Thanks for a great class today; everyone did some good work today. A reminder that the Plot timeline assignment for Act 1 and 2 is due at the beginning of class. Also, please read Friar Lawrence’s speech on p. 76-77 (Act 3, Scene 3) and Juliet’s interaction with her father on p. 85-86 (Act 3, Scene 5).
Here’s a recap of what we covered in today’s class:
Act 2, Scene 6: The Wedding Scene
- What stands out to you about the language in this scene?
- “but come what sorrow can, It cannot countervail the exchange of joy that one short minute gives me in her sight” (line 3-5). He’s saying that regardless of what happens, nothing will outweigh the joy that comes from being with Juliet.
- “my true love is grown to such excess I cannot sum up sum of half my wealth” (line 33-34). Figuratively, Juliet is saying that she is so rich with love that she cannot count her wealth. Literally, she is saying that she is willing to sacrifice her monetary wealth for the wealth of love she receives with Romeo.
- Friar Lawrence
- “These violent delights have violent ends” (line 9). This could be foreshadowing but more broadly, he’s speaking about how sudden and disruptive their love has been.
- “The sweetest honey Is loathsome in his own deliciousness” (line 12-13). Even something that seems so sweet (i.e. their love) can have negative consequences.
Act 3, Scene 1: Another “Uncivil” Brawl
- There’s a lot of conflict in this scene. The whole play really pivots around this scene. Consider the following interactions:
- Mercutio and Tybalt: Why are they fighting? Tybalt shows up for one reason: to pick a fight with the Montagues. Mercutio has a quick temper, like Tybalt. If you front on Mercutio, he will not back down.
- Tybalt and Romeo: Why won’t Romeo fight Tybalt? Because at this time, marriages were all about family. Think back to the party in Act 1, Scene 5 when Tybalt wanted to fight Romeo. Lord Capulet forbade it and Tybalt had to obey his uncle. So Romeo won’t fight Tybalt because they’re now cousins but Tybalt doesn’t know about the marriage.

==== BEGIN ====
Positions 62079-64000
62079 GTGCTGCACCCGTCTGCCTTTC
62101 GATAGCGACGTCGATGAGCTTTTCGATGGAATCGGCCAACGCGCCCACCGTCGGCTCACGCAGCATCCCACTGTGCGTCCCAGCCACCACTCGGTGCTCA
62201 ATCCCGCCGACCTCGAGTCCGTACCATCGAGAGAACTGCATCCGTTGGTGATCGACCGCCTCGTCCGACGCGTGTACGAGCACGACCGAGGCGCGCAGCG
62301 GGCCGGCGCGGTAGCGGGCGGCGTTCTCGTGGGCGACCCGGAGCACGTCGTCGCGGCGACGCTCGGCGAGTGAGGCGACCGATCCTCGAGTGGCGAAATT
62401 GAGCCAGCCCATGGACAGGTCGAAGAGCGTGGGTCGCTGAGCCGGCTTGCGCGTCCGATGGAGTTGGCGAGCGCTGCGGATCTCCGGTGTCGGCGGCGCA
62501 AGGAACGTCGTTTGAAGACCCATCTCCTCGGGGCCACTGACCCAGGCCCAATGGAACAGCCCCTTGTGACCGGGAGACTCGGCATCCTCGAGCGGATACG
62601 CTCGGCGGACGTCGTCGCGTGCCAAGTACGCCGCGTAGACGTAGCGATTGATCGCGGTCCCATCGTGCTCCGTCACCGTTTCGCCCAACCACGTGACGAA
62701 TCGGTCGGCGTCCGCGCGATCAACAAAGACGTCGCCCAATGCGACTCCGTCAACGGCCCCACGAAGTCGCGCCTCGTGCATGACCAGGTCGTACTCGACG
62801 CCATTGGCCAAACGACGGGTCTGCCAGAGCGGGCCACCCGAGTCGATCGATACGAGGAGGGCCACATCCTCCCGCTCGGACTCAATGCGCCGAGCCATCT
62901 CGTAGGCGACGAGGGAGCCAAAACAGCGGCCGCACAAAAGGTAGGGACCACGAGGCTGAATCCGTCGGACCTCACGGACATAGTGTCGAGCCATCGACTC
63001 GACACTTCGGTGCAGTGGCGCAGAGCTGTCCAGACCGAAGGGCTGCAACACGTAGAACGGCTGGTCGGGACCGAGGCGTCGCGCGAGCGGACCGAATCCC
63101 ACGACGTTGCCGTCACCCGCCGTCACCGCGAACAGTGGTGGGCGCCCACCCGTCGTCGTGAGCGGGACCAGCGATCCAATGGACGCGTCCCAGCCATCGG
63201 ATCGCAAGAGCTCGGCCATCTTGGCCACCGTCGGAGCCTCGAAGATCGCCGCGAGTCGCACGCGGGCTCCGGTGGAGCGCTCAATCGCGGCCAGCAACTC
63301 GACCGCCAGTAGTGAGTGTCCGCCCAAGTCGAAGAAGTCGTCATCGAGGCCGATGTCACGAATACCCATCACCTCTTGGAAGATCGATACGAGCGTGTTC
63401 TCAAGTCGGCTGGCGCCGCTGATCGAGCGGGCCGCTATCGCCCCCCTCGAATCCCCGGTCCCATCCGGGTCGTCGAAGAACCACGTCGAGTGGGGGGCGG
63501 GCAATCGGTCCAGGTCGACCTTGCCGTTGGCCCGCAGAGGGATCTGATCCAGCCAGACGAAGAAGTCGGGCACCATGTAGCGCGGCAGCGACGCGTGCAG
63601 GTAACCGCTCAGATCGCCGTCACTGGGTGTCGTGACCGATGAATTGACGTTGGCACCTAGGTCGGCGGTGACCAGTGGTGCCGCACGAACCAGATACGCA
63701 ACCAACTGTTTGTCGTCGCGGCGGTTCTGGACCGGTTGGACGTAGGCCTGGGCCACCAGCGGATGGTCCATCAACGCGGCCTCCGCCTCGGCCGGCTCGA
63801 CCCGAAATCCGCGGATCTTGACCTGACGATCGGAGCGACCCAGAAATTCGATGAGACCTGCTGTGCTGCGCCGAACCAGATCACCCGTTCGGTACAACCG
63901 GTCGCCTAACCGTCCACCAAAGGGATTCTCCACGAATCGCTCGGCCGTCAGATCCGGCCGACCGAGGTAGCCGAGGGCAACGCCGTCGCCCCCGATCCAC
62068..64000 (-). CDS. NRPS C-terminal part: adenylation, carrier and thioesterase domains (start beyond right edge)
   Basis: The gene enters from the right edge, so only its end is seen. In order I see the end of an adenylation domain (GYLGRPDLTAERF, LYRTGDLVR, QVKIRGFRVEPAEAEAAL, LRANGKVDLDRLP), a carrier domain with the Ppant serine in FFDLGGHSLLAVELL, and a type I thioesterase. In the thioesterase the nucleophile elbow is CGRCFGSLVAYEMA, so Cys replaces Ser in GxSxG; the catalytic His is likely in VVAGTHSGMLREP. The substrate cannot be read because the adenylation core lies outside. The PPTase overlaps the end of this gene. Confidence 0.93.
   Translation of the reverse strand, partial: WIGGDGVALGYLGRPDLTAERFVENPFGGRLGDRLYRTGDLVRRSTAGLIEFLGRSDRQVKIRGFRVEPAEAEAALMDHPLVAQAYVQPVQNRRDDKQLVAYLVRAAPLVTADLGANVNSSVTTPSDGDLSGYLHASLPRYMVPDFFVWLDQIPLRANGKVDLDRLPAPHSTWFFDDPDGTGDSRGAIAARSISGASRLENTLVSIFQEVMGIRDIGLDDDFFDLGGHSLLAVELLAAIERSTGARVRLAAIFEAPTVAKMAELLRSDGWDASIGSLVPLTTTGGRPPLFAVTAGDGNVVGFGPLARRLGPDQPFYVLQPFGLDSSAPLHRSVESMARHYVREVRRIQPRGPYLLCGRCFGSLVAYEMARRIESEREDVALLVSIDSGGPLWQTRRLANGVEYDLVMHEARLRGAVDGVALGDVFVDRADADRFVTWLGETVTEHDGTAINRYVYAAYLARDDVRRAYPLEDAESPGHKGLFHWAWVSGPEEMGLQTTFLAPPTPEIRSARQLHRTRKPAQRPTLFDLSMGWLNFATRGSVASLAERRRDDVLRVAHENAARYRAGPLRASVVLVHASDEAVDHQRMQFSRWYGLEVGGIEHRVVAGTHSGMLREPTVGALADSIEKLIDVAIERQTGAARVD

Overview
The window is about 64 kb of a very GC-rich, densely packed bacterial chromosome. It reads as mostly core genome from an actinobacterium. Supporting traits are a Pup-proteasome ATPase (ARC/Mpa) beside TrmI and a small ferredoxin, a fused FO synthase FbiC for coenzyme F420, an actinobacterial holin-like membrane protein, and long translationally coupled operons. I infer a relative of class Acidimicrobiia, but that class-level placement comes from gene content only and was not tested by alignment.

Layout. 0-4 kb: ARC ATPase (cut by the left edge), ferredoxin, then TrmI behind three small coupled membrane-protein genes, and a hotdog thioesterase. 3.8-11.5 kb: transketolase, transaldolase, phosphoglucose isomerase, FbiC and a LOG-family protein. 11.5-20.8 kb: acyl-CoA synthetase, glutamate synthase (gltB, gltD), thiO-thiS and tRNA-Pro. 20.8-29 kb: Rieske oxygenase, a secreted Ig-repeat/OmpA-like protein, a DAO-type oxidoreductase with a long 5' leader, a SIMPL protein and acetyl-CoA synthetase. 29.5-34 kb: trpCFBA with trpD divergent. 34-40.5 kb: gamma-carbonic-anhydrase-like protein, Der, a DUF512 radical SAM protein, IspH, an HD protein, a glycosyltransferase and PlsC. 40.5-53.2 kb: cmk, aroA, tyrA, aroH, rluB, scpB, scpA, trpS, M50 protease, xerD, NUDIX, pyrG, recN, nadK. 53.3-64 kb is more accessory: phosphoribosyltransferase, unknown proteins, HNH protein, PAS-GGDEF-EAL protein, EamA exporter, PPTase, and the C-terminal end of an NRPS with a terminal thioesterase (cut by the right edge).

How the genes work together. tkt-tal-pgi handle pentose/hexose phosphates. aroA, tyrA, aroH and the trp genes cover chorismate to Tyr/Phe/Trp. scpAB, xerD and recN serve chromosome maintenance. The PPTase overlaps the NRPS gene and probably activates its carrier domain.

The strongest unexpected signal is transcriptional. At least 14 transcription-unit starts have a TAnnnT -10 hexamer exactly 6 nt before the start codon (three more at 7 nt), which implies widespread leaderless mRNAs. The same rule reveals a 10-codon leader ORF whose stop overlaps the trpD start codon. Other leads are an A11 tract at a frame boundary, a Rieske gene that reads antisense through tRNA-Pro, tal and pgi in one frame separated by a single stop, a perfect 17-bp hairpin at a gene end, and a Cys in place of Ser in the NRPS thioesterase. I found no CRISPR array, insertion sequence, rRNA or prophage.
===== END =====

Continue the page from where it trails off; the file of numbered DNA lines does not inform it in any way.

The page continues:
- Romeo and Mercutio: What is Mercutio’s response to Romeo refusing to fight Tybalt? “O calm, dishonourable, vile submission!” (line 70). Mercutio cannot believe that Romeo is behaving so cowardly and if Romeo won’t defend his own honour, Mercutio will do it for him.
Act 3, Scene 2: Juliet’s Speech
- Juliet has no idea that Tybalt has killed Mercutio and Romeo has killed Tybalt. She is waiting for Romeo, her new husband, to visit her and celebrate their marriage.
- Remember, there are no other characters on stage at this point. Nobody can hear Juliet speak, which means that she is speaking directly to us, the audience.
- Text references:
- Juliet is excited and anxious for the night to come. Romeo can only sneak into her house over the cover of darkness (lines 5-8) So Juliet is willing the mythical “fiery-footed steeds” who pull the sun across the sky to “gallop apace” and “bring in cloudy night immediately” (lines 1-4).
- “learn me how to lose a winning match” (line 12). Juliet shows her age here; she is referring to marriage and love as a casual game. In this time, who you married was hugely important. It determined your social standing and your wealth. She is also saying that she is willing to give up a “winning match” with Paris in favour of true love with Romeo.
- “… upon a raven’s back” (line 19). The raven is a symbol of death.
- “… when I shall die, take him and cut him out in little stars” (lines 21-22). Stars are representative of heaven. When Juliet dies, she wants Romeo to die with her.
- “he will make the face of heaven so fine That all the world will… pay no worship to the garish sun” (lines 23-25). Remember that Romeo refers to Juliet as the sun in Act 2, Scene 2. Juliet is saying that Romeo is so beautiful that nobody should pay attention to her.
- “O, I have bought the mansion of a love, But not possess’d it, and though I am sold, Not yet enjoy’d” (line 26). Marriage and women are referred to as a property; something to be bought and sold. So Juliet is being “sold” by her parents to Paris but he has not yet “enjoy’d” her. So Juliet has “bought” for herself, a “mansion of a love” with Romeo.
- “So tedious is this day As is the night before some festival To an impatient child that hath new robes And may not wear them” (lines 28-31). Juliet literally refers to her excitement as childish. She is excited the way a child would be excited for their birthday. Remember in Act 2, Scene 2, Romeo tells Juliet to “cast off” her robes which show her devotion to Diana, the goddess of virgins. Now Juliet has the “new robes” of a married woman and is excited to wear them. (Remember: these are not actual robes; she’s speaking figuratively)